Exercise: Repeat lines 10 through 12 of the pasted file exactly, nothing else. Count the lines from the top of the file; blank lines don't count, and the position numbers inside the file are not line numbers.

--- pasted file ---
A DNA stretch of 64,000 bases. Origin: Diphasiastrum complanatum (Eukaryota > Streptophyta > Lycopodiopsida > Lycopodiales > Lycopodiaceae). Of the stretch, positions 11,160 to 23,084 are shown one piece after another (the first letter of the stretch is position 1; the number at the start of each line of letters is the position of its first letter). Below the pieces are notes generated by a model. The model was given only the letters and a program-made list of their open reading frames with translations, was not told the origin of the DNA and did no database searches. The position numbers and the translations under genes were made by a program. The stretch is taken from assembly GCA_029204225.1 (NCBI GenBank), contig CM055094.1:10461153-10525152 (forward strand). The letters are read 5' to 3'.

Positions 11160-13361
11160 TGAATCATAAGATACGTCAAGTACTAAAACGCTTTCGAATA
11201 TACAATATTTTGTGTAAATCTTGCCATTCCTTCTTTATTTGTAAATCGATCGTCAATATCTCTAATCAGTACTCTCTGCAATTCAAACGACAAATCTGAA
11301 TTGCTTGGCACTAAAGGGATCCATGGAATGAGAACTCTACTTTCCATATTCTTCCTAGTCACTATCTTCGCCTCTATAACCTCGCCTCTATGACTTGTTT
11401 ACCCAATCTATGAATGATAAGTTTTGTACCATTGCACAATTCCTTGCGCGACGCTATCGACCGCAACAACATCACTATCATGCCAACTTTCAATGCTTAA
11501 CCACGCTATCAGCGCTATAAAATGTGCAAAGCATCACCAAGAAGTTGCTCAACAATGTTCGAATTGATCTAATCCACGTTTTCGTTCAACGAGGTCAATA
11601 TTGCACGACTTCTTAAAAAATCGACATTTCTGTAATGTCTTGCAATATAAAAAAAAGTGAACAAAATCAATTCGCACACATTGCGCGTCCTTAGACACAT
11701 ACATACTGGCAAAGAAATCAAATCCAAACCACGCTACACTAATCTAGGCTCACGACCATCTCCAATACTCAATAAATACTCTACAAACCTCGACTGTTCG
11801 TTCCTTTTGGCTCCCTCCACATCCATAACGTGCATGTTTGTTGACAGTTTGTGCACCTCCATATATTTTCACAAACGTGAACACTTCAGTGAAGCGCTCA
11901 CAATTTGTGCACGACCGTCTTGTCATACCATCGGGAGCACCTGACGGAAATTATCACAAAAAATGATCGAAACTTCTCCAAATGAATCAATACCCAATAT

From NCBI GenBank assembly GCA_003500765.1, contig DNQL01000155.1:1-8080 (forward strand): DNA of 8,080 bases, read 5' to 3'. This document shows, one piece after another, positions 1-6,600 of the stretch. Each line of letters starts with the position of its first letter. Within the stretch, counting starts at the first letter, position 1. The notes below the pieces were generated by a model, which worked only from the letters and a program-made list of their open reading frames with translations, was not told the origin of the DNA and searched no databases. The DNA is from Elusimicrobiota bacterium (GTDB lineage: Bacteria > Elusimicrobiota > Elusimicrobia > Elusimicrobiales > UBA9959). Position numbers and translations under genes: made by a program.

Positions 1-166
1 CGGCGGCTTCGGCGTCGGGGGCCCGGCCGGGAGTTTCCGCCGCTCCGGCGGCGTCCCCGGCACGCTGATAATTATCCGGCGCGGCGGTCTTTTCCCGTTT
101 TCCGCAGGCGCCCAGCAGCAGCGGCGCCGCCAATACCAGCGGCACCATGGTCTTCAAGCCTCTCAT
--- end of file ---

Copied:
11801 TTCCTTTTGGCTCCCTCCACATCCATAACGTGCATGTTTGTTGACAGTTTGTGCACCTCCATATATTTTCACAAACGTGAACACTTCAGTGAAGCGCTCA
11901 CAATTTGTGCACGACCGTCTTGTCATACCATCGGGAGCACCTGACGGAAATTATCACAAAAAATGATCGAAACTTCTCCAAATGAATCAATACCCAATAT

From NCBI GenBank assembly GCA_003500765.1, contig DNQL01000155.1:1-8080 (forward strand): DNA of 8,080 bases, read 5' to 3'. This document shows, one piece after another, positions 1-6,600 of the stretch. Each line of letters starts with the position of its first letter. Within the stretch, counting starts at the first letter, position 1. The notes below the pieces were generated by a model, which worked only from the letters and a program-made list of their open reading frames with translations, was not told the origin of the DNA and searched no databases. The DNA is from Elusimicrobiota bacterium (GTDB lineage: Bacteria > Elusimicrobiota > Elusimicrobia > Elusimicrobiales > UBA9959). Position numbers and translations under genes: made by a program.